Nowadays, as a result of the technological advance and the global interconnection, travels to tropical and subtropical areas of the planet, in which poverty and overcrowding make the transmission of infectious diseases possible, are more frequent every day.
This situation brings along the risk of transmission of these diseases to people who are traveling, favoring these kind of epidemics.
Which are the risk factors?
1) Disseminated water and food that can transmit parasites and bacteria responsible of diarrhea and parasitic diseases.
2) Mosquitos (as for example Aedes Aegypti), that are the carriers of Dengue, Malaria or Yellow Fever.
How to prevent the transmission of these diseases?
- It is important to be in contact with the family doctor or pediatrician from 6 to 8 weeks before travelling to assess, according to the itinerary and how much time you are planning to stay there, the need for vaccination or for the prescription of protective antibiotic medicines as for the case of Malaria.
- Children with chronic or important diseases must take a copy of their medical history.
- Use of repellents and metabolic nets (mosquito nets) in regions where mosquitos are abundant.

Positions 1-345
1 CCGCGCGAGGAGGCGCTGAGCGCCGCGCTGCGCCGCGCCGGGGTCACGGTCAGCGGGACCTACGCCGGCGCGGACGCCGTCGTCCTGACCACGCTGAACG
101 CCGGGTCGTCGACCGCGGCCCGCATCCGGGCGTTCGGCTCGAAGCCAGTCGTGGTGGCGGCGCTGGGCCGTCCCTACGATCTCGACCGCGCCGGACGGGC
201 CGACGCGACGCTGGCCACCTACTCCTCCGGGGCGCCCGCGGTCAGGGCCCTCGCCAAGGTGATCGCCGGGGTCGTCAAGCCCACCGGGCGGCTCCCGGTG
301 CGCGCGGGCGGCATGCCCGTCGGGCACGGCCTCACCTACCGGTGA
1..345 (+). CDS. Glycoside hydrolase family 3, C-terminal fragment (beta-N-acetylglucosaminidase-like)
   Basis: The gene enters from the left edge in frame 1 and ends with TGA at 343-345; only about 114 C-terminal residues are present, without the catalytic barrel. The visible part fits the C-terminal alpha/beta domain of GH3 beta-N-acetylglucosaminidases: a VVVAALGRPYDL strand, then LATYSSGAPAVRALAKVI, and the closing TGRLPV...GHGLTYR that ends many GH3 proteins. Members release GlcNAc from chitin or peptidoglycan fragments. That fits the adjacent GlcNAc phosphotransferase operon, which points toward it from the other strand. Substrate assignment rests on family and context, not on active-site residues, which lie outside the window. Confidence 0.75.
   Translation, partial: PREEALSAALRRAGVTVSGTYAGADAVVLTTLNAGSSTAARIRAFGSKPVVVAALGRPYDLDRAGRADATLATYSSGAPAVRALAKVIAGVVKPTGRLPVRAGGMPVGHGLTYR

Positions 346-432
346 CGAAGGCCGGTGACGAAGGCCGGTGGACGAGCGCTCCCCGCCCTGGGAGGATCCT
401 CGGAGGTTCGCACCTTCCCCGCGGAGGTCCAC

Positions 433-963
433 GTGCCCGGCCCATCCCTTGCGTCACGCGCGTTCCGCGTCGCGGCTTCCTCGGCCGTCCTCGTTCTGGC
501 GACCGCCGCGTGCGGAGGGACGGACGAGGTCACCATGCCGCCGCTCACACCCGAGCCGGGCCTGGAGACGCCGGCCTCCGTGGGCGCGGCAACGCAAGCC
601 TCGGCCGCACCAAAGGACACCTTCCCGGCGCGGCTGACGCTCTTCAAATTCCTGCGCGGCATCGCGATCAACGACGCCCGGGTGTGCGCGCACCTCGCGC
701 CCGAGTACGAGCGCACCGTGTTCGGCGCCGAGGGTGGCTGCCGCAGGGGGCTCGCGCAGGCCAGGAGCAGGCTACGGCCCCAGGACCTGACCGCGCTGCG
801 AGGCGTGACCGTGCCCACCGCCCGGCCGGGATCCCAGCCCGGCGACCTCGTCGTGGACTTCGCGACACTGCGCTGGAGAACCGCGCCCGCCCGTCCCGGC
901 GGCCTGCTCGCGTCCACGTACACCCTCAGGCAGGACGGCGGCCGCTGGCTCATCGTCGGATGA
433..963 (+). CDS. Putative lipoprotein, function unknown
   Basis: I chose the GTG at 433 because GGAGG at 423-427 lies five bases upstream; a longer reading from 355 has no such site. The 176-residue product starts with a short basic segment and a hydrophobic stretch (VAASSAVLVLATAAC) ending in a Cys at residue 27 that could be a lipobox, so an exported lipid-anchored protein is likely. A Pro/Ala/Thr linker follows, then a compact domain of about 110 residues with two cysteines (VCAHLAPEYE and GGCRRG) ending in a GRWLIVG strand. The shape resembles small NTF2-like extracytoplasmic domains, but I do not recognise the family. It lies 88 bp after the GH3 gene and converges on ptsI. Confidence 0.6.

- Use of cotton and long sleeved clothes, as well as long pants.
- Avoid the use of sandals. Choose shoes or sneakers if you are going to take a long walk in areas with abundant vegetation or swamps.
- Maintain the skin clean. Wash your hands before eating.
- Travels to some areas of Latin America, Asia and Africa are associated with an increase of gastrointestinal infections (diarrheas), that is why it is recommended:
- In babies that are still being breastfed, continue with breastfeeding during the trip.
- Boil water or drink mineral water.
- In public places choose carbonated water (soda) or hot tea or coffee.
- Eat cooked food. Avoid raw fish or seafood.
- Fruits must be peeled and vegetables thoroughly washed (with boiled or mineral water).
- Do not eat food from peddlers.
- It is wise to take rehydration salts to prevent dehydration.
Which are the available vaccines?
Appart from the compulsory calendar vaccines, there exist other vaccines for different diseases.
Chicken Pox. Hepatitis A, Hepatitis B, Malaria, Yellow Fever, Cholera, Typhoid fever,
Rabies, Meningococcal Disease, Pneumococcal Disease, Influenza (flu vaccine).
The underlined vaccines can be necessary for travels to areas of high risk, always depending on the itinerary and how much time you are going to stay in said places.
From all the vaccines, the only one that can be officially requested as a condition to come into a country is the vaccine for Yellow Fever.
This is a live attenuated viral vaccine that provides almost 100% immunity. The single dose provides protection for a period of 10 years.
It is contraindicated in children younger than 4 months, being this the reason why it is advisable to postpone a travel to an area of high risk if you have a child of this age.
The contraindication is also for pregnant women.